EEG Study Findings Reveal How Fear is Processed in the Brain

Posted on September 18, 2014

New research from the Center for BrainHealth at The University of Texas at Dallas published online today in Brain and Cognition illustrates how fear arises in the brain when individuals are exposed to threatening images. This novel study is the first to separate emotion from threat by controlling for the dimension of arousal, the emotional reaction provoked, whether positive or negative, in response to stimuli. Building on previous animal and human research, the study identifies an electrophysiological marker for threat in the brain.

"We are trying to find where thought exists in the mind," explained John Hart, Jr., M.D., Medical Science Director at the Center for BrainHealth. "We know that groups of neurons firing on and off create a frequency and pattern that tell other areas of the brain what to do. By identifying these rhythms, we can correlate them with a cognitive unit such as fear."

Utilizing electroencephalography (EEG), Dr. Hart's research team identified theta and beta wave activity that signifies the brain's reaction to visually threatening images.

"We have known for a long time that the brain prioritizes threatening information over other cognitive processes," explained Bambi DeLaRosa, study lead author. "These findings show us how this happens. Theta wave activity starts in the back of the brain, in it's fear center - the amygdala - and then interacts with brain's memory center - the hippocampus - before traveling to the frontal lobe where thought processing areas are engaged. At the same time, beta wave activity indicates that the motor cortex is revving up in case the feet need to move to avoid the perceived threat."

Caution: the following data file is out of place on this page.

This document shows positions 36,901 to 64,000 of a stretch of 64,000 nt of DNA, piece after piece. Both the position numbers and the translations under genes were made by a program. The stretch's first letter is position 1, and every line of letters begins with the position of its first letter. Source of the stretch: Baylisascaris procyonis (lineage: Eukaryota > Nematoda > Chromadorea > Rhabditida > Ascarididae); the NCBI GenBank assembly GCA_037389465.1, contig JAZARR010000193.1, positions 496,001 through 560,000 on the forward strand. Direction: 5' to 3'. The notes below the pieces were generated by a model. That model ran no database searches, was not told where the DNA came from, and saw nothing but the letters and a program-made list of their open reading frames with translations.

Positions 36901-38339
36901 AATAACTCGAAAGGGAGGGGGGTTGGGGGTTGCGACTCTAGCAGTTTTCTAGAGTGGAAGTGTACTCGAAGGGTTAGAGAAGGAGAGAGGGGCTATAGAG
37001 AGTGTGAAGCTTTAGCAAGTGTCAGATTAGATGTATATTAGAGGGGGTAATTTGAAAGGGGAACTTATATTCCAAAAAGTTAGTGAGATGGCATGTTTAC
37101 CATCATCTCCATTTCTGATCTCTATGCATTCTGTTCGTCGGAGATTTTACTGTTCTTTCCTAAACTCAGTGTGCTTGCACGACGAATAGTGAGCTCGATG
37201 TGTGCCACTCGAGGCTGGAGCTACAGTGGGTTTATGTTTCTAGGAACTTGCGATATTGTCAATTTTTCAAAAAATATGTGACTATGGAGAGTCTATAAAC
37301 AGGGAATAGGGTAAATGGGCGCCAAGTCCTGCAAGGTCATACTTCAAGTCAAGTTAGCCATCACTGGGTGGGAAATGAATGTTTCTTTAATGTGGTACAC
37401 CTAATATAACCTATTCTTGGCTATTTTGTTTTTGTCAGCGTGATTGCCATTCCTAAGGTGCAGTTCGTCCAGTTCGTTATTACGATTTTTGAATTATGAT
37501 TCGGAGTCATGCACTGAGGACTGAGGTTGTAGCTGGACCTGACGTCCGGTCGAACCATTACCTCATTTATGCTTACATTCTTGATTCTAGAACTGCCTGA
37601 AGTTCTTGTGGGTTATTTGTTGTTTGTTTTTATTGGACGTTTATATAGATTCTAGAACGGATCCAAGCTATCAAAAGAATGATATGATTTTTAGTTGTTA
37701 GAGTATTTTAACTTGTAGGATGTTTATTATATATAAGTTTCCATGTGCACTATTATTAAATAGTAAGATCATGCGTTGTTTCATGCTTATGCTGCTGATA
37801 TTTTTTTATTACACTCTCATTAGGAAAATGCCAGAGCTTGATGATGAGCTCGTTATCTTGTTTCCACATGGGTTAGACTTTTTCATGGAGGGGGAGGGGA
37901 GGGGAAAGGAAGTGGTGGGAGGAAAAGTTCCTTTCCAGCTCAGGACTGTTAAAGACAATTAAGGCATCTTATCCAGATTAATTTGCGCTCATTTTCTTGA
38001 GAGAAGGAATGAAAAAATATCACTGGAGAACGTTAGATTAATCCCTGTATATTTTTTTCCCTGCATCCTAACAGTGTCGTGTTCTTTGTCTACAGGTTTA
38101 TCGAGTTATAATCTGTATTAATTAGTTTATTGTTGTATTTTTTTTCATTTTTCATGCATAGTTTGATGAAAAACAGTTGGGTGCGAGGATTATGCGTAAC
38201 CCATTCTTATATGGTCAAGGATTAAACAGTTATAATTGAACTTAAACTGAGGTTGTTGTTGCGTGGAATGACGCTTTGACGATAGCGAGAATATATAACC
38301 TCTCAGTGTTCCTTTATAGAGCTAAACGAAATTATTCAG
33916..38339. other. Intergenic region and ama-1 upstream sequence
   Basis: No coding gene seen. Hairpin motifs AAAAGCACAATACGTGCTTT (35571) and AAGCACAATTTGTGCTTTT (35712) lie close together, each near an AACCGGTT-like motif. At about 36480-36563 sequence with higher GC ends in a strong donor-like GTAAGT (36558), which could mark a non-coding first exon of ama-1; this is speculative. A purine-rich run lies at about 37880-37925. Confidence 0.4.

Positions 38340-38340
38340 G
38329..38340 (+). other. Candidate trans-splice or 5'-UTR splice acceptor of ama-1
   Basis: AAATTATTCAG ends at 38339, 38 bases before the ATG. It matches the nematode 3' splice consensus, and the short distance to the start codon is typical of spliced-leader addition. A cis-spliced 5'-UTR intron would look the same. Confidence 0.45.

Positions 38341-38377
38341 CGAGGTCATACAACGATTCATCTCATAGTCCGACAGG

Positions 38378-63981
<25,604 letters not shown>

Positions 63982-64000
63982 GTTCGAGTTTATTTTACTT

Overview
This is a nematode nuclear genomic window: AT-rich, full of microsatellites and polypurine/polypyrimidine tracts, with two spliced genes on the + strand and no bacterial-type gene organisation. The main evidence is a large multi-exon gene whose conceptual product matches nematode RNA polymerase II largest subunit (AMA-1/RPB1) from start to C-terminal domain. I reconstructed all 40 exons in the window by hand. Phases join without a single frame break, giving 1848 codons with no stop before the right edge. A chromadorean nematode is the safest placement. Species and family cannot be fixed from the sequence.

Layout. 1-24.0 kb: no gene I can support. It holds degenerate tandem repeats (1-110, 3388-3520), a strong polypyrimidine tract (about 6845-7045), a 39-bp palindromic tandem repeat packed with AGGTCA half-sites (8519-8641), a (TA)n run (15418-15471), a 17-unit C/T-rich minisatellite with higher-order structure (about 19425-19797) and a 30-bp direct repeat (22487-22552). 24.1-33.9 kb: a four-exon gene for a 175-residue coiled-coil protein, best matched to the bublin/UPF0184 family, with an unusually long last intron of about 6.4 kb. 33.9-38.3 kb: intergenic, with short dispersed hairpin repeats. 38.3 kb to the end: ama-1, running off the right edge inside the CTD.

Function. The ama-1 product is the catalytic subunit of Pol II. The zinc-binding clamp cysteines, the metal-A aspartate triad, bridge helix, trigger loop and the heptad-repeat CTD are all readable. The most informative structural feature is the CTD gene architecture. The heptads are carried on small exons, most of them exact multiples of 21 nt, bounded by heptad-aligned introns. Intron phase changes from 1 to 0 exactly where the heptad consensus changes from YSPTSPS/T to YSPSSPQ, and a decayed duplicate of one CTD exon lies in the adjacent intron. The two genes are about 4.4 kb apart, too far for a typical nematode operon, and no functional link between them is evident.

EEG results revealed that threatening images evoked an early increase in theta activity in the occipital lobe (the area in the brain where visual information is processed), followed by a later increase in theta power in the frontal lobe (where higher mental functions such as thinking, decision-making, and planning occur). A left lateralized desynchronization of the beta band, the wave pattern associated with motor behavior (like the impulse to run), also consistently appeared in the threatening condition.

This study will serve as a foundation for future work that will explore normal versus abnormal fear associated with an object in other atypical populations including individuals with PTSD.


Category(s):Fear

Source material from Centre for Brain Health


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